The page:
It is important to recognise that, in Northern Ireland, many strategies and initiatives have been developed to address aspects of social and economic exclusion. Achieving those strategies would, in many cases, have a positive impact on the proportion of young people here who are not in education, employment or training.
I will give a brief overview of some key points of the conclusions and recommendations from the report. It can be seen that the figures for young people in Northern Ireland not in education, employment or training are no better or worse than elsewhere in the UK, but numbers have increased. The cohort is the focus of strategic interest in other regions. It is not homogenous; it comprises young people with no barriers to participation and those who have identifiable barriers to participation. Those are varied and inter-related, and many are affected by multiple and compounded issues.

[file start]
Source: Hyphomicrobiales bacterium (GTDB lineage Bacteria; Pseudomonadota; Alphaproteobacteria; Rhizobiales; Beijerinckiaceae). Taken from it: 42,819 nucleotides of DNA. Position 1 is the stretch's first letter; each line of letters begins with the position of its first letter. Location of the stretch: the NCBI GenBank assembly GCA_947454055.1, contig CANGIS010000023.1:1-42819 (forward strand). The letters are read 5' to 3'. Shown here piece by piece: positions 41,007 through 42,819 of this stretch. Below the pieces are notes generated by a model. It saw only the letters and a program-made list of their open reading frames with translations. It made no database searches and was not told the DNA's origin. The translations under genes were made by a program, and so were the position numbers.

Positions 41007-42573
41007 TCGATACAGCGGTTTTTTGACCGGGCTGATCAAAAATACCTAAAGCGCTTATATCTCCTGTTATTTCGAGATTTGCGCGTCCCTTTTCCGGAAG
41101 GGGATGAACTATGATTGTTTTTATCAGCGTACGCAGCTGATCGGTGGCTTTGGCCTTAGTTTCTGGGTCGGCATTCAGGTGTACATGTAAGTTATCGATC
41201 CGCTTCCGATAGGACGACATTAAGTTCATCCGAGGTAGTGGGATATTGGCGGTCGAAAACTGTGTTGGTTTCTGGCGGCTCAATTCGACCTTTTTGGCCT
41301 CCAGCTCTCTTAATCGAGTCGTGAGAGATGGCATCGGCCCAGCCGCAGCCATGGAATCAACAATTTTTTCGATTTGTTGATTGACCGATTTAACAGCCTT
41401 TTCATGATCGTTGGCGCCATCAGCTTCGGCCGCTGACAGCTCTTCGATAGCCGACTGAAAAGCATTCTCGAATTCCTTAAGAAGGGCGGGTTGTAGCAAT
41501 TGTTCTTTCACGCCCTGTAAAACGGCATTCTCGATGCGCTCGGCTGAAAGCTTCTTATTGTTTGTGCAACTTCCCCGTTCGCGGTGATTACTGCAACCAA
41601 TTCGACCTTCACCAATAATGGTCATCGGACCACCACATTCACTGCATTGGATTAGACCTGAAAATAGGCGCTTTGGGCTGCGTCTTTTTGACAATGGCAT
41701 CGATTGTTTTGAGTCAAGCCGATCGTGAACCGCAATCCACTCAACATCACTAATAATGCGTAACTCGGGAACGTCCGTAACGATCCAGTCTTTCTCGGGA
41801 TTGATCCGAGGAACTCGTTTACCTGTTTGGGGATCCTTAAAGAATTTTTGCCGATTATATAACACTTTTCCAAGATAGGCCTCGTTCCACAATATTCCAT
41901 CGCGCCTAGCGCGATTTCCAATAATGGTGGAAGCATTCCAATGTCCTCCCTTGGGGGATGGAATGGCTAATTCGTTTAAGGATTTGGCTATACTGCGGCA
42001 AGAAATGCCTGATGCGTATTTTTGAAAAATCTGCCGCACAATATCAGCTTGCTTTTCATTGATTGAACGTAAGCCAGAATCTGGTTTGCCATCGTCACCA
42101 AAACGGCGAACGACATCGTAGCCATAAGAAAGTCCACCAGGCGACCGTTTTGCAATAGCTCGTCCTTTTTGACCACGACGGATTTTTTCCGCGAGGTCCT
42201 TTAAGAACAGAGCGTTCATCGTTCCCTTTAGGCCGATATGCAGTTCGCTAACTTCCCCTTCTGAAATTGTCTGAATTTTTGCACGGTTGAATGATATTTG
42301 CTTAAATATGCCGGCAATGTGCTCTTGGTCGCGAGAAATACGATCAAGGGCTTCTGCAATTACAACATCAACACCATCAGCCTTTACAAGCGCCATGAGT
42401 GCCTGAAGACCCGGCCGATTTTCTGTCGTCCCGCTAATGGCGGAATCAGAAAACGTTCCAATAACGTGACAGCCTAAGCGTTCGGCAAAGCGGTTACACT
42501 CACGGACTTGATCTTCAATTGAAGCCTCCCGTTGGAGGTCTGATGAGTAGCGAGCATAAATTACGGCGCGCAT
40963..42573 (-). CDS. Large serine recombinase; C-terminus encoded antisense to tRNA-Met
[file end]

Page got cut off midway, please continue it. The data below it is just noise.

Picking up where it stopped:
The scoping study is the result of an examination of the issue at a time of almost constant change, when the recession was having an adverse impact on the numbers of young people who were unemployed. In that regard, we need to bear in mind that danger points for young people are the transitional stages where one form of activity ends and a conscious decision needs to be made as to the next engagement. We must recognise that much is already being done by the statutory and voluntary sector to address those issues, including joint working among organisations.